The term “environmental education” has been popular for decades. You have probably heard it mentioned in news reports, newsletters from conservation groups, magazine articles, and even right here on our Whitehawk blog! But what exactly is environmental education? Why is it important? And how can it benefit us and our families while also benefitting non-human animals and their habitats?
Understanding environmental education
Though a simple enough term, the truth is, environmental education involves a multi-faceted approach to teaching, learning, and engagement. After all, the goal of this approach is not to simply instill a few facts about our natural world. Instead, its aim is to foster a love and a lasting connection with it. But recently, many researchers argue that just the act of speaking about “nature” and striving to “connect” to it may actually be unintentionally fostering a greater division by creating a false separation between humans and non-humans.
Others believe focusing on environmental education puts the onus of conservation on individuals, and ignores the roles corporations, governments, and systems such as racial and economic injustice play in environmental degradation. Others still point out that this perceived disconnect between humans and “nature” is a cultural (often Western) perception and does not hold true across countries, cultures, or peoples. Robert Fletcher speaks about these and other issues in his article Connection with nature is an oxymoron: A political ecology of “nature-deficit disorder”, published in the Journal of Environmental Education.
Incorporating environmental education into learning
So then, how do we talk about and incorporate Environmental Education into our learning? What language do we use? How do we create “greater engagement with a more-than-human world” as Fletcher puts it?
Though conservation, environmental education, and related concepts are ever-evolving, a program must be topically and culturally relevant to its audience. We must think of it as a mutually-beneficial endeavor where both the environmental “educator” and the “educatees” take on and share the roles of student, teacher, explorer, hypothesizer, and researcher. An environmental education program does not seek to “tell” people how to feel or what to think. Rather, it should provide them with tools and opportunities to make their own discoveries and conclusions. It must provide a space (both physically and emotionally) for exploration, success, and uncertainty. Ideally, it also encourages participants to experience the joy of solitude at a bubbling stream, beneath a stand of trees, or while watching the waves crash against a sandy beach.
Fostering non-human connections for our well-being
Recent research has shown that limiting our relationships to humans and human-created environments have potentially harmful health and social effects. Children, in particular, may suffer the most negative effects. These include a reduction in cognitive abilities, increases in attention and mood disorders, and rises in obesity.
At the same time, studies have shown that exposure to non-human-created settings has great benefits for mental, physical, and emotional health. Spending just a few minutes in a forest, at a stream, on the beach, or along a desert trail can help improve mood and the ability to focus on tasks. Integrating the outdoors into learning environments helps improve cognitive development, motor skills, and attention spans. Other studies show that, particularly in young people, engaging in physical exercise while outdoors can improve self-esteem.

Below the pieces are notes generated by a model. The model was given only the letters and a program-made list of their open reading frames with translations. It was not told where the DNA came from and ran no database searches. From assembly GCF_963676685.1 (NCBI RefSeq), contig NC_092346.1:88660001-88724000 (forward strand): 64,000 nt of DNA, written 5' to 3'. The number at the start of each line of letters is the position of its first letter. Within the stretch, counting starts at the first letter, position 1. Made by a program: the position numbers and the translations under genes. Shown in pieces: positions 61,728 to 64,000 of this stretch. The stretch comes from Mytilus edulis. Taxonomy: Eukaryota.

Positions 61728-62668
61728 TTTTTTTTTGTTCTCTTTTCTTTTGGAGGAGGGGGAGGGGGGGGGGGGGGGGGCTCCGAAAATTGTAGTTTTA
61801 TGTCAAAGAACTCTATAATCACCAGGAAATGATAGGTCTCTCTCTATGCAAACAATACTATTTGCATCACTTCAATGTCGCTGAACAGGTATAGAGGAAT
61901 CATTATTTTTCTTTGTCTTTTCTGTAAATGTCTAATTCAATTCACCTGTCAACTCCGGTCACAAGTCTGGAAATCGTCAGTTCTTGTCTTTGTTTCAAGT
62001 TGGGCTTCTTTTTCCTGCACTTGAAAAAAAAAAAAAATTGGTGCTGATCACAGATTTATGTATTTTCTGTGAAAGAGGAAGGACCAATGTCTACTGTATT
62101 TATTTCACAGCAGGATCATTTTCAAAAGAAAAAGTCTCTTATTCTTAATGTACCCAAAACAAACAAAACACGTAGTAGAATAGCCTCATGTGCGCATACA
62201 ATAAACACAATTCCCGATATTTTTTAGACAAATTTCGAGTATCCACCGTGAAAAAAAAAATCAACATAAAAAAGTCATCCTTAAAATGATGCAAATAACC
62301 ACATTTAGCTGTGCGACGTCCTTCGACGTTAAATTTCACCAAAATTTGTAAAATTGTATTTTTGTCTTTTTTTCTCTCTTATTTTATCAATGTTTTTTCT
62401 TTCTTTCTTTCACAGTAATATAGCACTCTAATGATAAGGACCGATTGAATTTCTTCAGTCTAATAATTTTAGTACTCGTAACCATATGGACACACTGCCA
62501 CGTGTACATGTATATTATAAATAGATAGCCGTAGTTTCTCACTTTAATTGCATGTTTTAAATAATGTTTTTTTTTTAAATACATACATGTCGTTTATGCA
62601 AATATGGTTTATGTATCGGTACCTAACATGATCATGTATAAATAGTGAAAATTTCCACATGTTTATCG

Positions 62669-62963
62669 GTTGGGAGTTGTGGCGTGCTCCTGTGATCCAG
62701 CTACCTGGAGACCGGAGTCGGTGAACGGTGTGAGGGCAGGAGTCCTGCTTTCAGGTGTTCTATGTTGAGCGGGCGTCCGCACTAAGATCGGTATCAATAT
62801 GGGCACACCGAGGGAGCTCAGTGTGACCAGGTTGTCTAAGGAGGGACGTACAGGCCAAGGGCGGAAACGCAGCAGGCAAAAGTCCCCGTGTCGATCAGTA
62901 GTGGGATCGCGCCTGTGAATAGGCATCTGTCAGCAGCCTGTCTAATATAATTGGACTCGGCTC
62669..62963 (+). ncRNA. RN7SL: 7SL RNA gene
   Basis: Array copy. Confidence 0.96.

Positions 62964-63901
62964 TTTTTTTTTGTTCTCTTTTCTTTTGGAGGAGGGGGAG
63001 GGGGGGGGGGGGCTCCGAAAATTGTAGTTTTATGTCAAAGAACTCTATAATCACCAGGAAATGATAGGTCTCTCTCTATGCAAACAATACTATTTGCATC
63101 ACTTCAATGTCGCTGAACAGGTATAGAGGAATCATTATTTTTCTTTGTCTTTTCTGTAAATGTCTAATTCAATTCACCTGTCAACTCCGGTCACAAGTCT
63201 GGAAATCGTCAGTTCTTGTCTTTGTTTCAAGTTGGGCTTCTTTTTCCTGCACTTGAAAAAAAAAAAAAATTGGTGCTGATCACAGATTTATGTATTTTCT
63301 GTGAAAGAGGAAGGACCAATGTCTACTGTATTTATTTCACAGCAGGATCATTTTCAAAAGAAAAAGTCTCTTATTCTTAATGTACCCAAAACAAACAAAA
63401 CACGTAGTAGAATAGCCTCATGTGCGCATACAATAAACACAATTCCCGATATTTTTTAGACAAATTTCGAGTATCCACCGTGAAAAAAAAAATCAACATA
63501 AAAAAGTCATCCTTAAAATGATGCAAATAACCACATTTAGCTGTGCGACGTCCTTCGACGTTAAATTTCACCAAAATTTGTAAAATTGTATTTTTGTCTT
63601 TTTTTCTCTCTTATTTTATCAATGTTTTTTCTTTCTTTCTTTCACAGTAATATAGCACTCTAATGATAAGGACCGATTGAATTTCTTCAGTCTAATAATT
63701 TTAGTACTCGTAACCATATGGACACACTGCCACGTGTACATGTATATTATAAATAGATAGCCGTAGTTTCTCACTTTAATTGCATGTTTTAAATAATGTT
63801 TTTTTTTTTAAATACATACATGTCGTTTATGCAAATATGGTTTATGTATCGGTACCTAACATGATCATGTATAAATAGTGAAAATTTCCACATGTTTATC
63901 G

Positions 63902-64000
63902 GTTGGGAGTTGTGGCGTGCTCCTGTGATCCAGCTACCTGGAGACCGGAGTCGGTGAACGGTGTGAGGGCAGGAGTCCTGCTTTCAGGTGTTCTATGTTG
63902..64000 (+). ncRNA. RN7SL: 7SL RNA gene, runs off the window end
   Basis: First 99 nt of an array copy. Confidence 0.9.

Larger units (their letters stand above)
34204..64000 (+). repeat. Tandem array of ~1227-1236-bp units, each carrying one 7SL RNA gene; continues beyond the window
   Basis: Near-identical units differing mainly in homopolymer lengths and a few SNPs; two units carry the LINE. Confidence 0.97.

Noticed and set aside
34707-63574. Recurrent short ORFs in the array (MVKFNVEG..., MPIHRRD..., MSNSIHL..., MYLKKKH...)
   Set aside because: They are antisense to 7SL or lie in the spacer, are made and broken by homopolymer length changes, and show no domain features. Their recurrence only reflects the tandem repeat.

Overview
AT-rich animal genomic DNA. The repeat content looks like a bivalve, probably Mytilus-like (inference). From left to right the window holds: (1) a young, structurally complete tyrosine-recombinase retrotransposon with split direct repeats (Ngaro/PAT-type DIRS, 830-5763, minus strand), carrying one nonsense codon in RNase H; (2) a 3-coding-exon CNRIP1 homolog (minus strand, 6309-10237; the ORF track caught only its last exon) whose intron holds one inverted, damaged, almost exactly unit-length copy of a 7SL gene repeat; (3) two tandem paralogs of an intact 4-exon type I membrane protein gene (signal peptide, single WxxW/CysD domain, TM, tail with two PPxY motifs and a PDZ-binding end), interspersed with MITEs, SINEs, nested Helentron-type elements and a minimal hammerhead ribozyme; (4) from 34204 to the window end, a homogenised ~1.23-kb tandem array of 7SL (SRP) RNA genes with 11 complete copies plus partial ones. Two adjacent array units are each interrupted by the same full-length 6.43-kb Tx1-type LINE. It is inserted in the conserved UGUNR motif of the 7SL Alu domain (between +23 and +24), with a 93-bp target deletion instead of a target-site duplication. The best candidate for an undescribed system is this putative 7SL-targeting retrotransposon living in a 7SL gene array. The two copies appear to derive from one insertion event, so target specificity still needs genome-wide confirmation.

Birds as an introduction to learning
Roger Tory Peterson, the famous ornithologist and naturalist, said “Birds, it must be admitted, are the most exciting… of the vertebrates; they are perhaps the best entrée into the study of natural history, and a very good wedge into conservation awareness.”
There are many benefits to using birds and birdwatching as a means to engage students in outdoor learning. Birds are relatively abundant and easy to see. We can find them on every continent of the world and in all types of habitats, including cities. This makes them a reliable study subject. Many bird species are quite easy to identify, providing students with positive reinforcement as they learn new skills. While other animals, such as insects or bats, can be much more difficult to identify. This affords a healthy challenge to those students who want to enhance their skills.
Because we can easily see birds just about anywhere, the study of birds can be conducted under almost any circumstances. This allows children of all abilities to be able to participate. Those who cannot walk fast or who are in a wheelchair can observe birds from the edge of a trail or even from indoors. Visually impaired students can learn to identify birds through their songs. Their habits, biology, and behavior can be used as launching points to teach basic scientific concepts such as “adaptation”, “food chains,” and “conservation,” among many others.
We can use this information as a basis to teach all of the traditional school subjects such as math, language arts, and physical education. Studying migratory bird species is a good doorway to studying the natural history of other countries and cultures, which lends itself to the study of connectivity and responsible action.
Whitehawk’s Jr. Naturalist Program
For the past five years, we have been working closely with a number of schools in Panama. Our goal is to integrate more science learning into the curriculum. We also hope to enhance the study of mathematics, literature, social science, group activities, and critical thinking. Our programs include an in-class introductory session and a visit to a local national park. The program concludes with a live visit from one of our avian ambassadors.
Please contact us to learn more!
~ The Whitehawk Team